Cranial Stereotactic Radiosurgery is a procedure similar to other forms of radiosurgery in that it is not surgery in the traditional sense – there is no incision. Our West Cancer Center providers work in collaboration with a team from Semmes-Murphey on one of the latest radiation machines called a MASEP Infini® that is located at the Radiosurgery Center of Memphis. The Infini has been proven to be more effective, faster acting can be delivered in minutes on an outpatient basis and is one of only two in the United States.

Cranial Stereotactic Radiosurgery has a long history of success. It is not associated with the risk of infection, and damage to healthy tissue is minimized. This makes the Cranial Stereotactic Radiosurgery a viable option for patients who previously had no options and a highly effective procedure with minimal risks when compared to conventional neurosurgery.

The Procedure

Unlike traditional surgery, there is no incision. The Infini focuses tiny beams of radiation on a specific target within the brain with submillimeter accuracy. Although each beam has very little effect on the brain tissue it passes through, a strong dose of radiation is delivered to the place where all the beams meet. The precision of Cranial Stereotactic Radiosurgery results in minimal damage to healthy tissues surrounding the target, and is usually a one-time therapy completed in a single day.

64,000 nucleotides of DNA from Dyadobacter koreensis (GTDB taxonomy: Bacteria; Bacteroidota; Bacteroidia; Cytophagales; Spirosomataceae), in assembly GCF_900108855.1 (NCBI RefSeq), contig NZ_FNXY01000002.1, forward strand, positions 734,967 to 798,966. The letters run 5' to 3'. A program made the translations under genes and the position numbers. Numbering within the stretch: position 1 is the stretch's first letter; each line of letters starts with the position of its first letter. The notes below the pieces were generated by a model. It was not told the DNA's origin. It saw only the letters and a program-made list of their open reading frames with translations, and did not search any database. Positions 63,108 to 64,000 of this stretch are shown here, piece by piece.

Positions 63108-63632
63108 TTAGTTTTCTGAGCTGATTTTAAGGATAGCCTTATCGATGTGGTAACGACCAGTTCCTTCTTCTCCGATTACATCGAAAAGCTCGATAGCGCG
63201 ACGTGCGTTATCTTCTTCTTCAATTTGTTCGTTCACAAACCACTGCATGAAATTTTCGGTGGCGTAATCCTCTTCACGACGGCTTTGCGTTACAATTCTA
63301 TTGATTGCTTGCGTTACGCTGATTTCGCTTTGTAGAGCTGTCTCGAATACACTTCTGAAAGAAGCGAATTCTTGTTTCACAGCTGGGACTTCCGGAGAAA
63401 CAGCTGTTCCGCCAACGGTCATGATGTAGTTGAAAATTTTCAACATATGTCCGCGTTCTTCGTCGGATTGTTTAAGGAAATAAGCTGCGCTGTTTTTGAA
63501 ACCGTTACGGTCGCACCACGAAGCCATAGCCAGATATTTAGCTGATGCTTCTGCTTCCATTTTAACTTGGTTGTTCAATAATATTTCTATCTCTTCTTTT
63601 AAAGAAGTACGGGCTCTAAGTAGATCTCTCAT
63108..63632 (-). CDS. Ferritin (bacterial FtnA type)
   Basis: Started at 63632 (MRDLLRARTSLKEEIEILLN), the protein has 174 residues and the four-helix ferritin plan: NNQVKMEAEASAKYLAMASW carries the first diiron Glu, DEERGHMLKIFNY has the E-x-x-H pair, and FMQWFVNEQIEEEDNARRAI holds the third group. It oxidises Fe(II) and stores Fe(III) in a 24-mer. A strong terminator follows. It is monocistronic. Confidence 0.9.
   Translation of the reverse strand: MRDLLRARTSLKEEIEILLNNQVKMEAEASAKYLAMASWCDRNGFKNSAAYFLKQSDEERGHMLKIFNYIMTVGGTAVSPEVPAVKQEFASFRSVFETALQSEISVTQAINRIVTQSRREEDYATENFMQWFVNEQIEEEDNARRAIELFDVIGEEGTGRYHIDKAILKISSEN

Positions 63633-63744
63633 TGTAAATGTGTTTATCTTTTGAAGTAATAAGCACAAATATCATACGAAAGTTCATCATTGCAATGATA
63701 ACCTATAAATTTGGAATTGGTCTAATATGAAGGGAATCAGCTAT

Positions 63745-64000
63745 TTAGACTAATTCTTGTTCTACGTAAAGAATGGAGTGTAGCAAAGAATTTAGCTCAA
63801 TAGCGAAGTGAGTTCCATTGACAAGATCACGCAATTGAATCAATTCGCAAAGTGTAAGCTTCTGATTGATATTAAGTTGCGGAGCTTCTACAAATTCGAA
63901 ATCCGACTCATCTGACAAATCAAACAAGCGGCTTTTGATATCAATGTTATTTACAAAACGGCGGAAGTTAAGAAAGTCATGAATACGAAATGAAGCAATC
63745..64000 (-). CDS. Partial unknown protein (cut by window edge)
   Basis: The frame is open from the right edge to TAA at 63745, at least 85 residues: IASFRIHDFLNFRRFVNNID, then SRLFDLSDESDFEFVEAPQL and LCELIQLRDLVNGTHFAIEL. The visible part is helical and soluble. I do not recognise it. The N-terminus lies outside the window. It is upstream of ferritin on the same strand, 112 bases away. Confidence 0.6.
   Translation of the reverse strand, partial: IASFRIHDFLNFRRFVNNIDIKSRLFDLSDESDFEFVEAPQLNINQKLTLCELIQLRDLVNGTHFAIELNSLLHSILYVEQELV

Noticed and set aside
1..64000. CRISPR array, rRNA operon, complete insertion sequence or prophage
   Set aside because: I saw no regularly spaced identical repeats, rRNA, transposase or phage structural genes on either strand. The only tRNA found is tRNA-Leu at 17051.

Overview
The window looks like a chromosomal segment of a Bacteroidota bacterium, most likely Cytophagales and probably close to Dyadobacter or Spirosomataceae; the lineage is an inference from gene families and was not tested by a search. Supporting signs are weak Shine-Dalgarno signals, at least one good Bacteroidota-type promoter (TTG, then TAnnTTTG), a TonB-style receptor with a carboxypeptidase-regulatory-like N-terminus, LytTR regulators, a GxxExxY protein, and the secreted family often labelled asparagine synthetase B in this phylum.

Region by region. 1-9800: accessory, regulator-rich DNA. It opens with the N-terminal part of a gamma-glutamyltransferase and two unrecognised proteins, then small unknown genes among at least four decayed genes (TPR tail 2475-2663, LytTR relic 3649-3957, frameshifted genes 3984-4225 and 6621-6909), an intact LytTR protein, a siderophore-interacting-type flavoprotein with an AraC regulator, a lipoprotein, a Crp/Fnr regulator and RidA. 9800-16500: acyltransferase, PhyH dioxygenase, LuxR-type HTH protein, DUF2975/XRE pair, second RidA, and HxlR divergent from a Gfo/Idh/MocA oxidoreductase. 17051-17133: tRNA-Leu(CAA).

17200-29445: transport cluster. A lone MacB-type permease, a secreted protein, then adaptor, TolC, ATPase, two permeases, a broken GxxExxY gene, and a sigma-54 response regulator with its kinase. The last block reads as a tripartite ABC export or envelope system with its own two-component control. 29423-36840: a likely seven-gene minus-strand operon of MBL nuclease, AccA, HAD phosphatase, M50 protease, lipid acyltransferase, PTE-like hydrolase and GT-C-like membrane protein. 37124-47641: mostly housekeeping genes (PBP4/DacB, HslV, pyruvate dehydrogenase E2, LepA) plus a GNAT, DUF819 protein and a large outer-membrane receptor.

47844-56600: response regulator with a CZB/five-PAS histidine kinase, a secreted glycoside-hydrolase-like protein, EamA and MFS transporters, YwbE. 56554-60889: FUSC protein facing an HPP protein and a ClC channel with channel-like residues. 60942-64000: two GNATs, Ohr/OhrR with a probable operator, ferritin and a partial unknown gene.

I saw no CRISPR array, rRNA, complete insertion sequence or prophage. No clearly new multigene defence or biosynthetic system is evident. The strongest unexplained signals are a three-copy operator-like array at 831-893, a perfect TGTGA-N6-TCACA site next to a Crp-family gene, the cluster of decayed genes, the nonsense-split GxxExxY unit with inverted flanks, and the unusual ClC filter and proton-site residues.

“Our collaborative team here at West Cancer Center & Research Institute and Semmes Murphy are at the forefront of developing new science and technology in the realm of stereotactic radiation therapies. Our goal is to further develop the Cranial Stereotactic Radiosurgery procedure using the MASEP Infini®to distribute then distribute this technology and our knowledge to other areas of the country to offer a new therapy option for cancer patients,” stated Matthew Ballo, MD, FACR, Director of Radiation Oncology.

With the Cranial Stereotactic Radiosurgery, doctors are able to direct radiation to a focal point to treat a brain tumor, Trigeminal Neuralgia and/or to correct abnormal formations in the brain’s artery and vein systems. The Infini aims radiation precisely on the abnormal brain tissue (often referred to as a lesion) and alters it without affecting surrounding healthy tissue. You will go home the same day. You may resume your normal activities the next day. You will not be able to drive for 24 hours.

Who is a Good Candidate?

People with the following conditions tend to benefit the most from Gamma radiosurgery:

  • Metastatic brain lesions and other partially resected tumors

  • Benign tumors, including acoustic neuromas (vestibular schwannomas), meningiomas and pituitary adenomas or craniopharyngiomas

  • Small intracranial arteriovenous malformations (not greater than four centimeters)

  • Trigeminal neuralgia

  • Tumors located at the base of the skull, brain stem or in the pineal region

  • Advanced age or medical conditions place the patient at high risk for conventional surgery and anesthesia

  • Other conditions deemed inoperable

The MASEP Infini Gamma Radiosurgery procedure is also effective as an adjunctive therapy for lesions not completely removed by previous surgery and for tumors that reoccur after surgery or radiation therapy.

Adjunct therapy candidates typically have tumors that are 3.5 centimeters or smaller

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